MiFID seems to be just one component of the regulatory reforms sweeping the EU and affecting the conformity divisions of all financial institutions, such as insurers, collective fund providers, and banks, who operate there. Together with other legislative measures such as the Data Protection Directive legislation and the Markets in Financial Instruments Regulation (MiFIR), the EU realizes its goal of a competitive marketplace with defined rights and safeguards for EU residents.

As with every other regulatory system, many of the guidelines are modifications to existing legislation, such as the reporting requirements in which a contradiction occurs. Nonetheless, some best practices, such as the designation of a single witness to safeguard client interests from within the business, are now explicit criteria for enterprises seeking entry to the EU market.

Impact of the MiFID

Although MiFID successfully accomplished one of its primary objectives, i.e., boosting the asset class's openness, the restrictions it imposed have led to some unanticipated outcomes in the financial industry. Traditionally, financial firms could only obtain information through one or two distinct marketplaces that made such information publicly available. They can now (and sometimes even compelled) collect information from all retailers and vendors who have made their prices and data publicly available.

This results in an unanticipated increase in the amount of work that needs to be done. This is especially true for businesses that want to derive the most potential value from the newly available transparency. In order to find a solution to this problem, a growing number of people are turning to financial data providers. They assist financial institutions in overcoming the challenges posed by information segmentation and make it feasible for these institutions to access the most significant number of facts conceivable.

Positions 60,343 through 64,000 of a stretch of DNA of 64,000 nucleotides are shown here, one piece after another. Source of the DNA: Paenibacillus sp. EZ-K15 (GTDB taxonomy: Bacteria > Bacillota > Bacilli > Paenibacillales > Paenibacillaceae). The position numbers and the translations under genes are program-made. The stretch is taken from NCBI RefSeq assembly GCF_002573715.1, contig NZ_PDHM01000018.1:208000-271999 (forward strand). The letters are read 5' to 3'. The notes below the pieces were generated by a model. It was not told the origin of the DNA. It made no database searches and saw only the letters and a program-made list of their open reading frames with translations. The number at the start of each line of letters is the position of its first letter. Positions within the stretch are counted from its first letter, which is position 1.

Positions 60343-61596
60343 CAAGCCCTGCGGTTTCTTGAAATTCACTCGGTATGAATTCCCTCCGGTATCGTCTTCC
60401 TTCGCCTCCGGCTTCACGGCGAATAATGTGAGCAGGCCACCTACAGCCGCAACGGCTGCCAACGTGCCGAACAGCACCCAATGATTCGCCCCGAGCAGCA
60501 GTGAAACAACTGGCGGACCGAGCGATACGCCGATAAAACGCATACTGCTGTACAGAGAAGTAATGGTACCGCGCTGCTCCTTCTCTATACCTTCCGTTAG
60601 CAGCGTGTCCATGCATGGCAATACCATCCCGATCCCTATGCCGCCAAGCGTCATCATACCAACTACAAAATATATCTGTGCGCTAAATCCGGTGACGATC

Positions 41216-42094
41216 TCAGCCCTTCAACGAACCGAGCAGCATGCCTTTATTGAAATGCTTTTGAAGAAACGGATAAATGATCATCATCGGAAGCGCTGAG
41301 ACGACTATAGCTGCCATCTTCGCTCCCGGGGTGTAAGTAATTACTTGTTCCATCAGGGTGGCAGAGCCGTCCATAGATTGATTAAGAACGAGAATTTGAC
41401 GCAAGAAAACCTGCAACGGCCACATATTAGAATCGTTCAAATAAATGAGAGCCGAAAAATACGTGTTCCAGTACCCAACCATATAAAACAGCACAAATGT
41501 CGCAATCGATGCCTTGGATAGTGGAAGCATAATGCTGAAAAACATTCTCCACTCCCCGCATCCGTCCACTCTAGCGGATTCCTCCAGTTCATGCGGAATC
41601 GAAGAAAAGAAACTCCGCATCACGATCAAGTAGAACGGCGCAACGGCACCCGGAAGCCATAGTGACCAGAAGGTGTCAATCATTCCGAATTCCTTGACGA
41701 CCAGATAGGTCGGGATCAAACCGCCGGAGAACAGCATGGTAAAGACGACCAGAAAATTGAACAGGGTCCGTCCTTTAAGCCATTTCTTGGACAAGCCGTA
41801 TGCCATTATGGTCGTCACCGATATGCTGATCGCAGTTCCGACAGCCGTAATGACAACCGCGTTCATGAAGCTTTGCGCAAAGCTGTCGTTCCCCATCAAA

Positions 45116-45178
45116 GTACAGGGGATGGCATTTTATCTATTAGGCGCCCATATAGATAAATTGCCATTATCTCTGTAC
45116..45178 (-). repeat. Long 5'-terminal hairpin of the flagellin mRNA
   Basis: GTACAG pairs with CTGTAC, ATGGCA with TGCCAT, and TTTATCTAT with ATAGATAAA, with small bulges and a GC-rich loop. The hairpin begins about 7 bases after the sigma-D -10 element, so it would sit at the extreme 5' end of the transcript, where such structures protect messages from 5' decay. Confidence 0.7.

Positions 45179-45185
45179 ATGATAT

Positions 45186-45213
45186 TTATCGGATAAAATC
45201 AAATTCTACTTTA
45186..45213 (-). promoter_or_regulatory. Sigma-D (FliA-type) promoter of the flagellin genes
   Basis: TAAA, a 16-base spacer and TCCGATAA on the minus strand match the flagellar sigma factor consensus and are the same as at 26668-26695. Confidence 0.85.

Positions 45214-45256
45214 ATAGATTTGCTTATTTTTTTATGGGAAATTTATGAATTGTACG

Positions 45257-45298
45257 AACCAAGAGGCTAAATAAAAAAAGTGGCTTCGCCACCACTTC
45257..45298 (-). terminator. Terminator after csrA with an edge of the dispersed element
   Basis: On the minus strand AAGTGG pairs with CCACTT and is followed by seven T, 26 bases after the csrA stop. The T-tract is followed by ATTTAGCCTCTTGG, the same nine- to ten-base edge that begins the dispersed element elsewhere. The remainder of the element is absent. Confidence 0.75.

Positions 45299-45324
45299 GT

Requirements of MiFID

Numerous important parts of MiFID have been intended to help with the regulation and supervision industry, including the legislation about AML. These aspects include the necessity of classifying the customers into different groups. As a result of MiFID, businesses are forced to classify their customers into several groups to ascertain the appropriate level of security for the various accounts and assets that their customers hold.

Additionally, MiFID mandates that businesses maintain before and after trade visibility. In order to comply with the requirements of pre-trade openness, individuals that manage order-matching systems are obligated to make information on the five best affordable levels (on both the buy and sell-side) accessible to everyone. Those in charge of running quote-driven markets are also obligated to make the most competitive buy and sell orders viewable.

Post-trade integrity is a similar but significantly distinct idea to pre-trade accountability. Even if the trades in question did not occur within the context of an open market, companies are required by MiFID to reveal details considering the cost, duration, and volume of all transactions involving listed shares because post-trade clarity is a requirement of the regulation. There are several scenarios where a postponement of publication may be requested; nevertheless, the specifics of these scenarios vary from instance to instance and need to be addressed individually.

In addition, MiFID mandates that investment companies carry out "best execution" procedures whenever they engage in any transaction. This indicates that the company's primary objective is to secure the best possible price for its customer while minimizing the amount of money spent and time necessary to close a deal. The possibility of implementation and resolution are two additional criteria to consider in these situations, among the many that may be considered significant.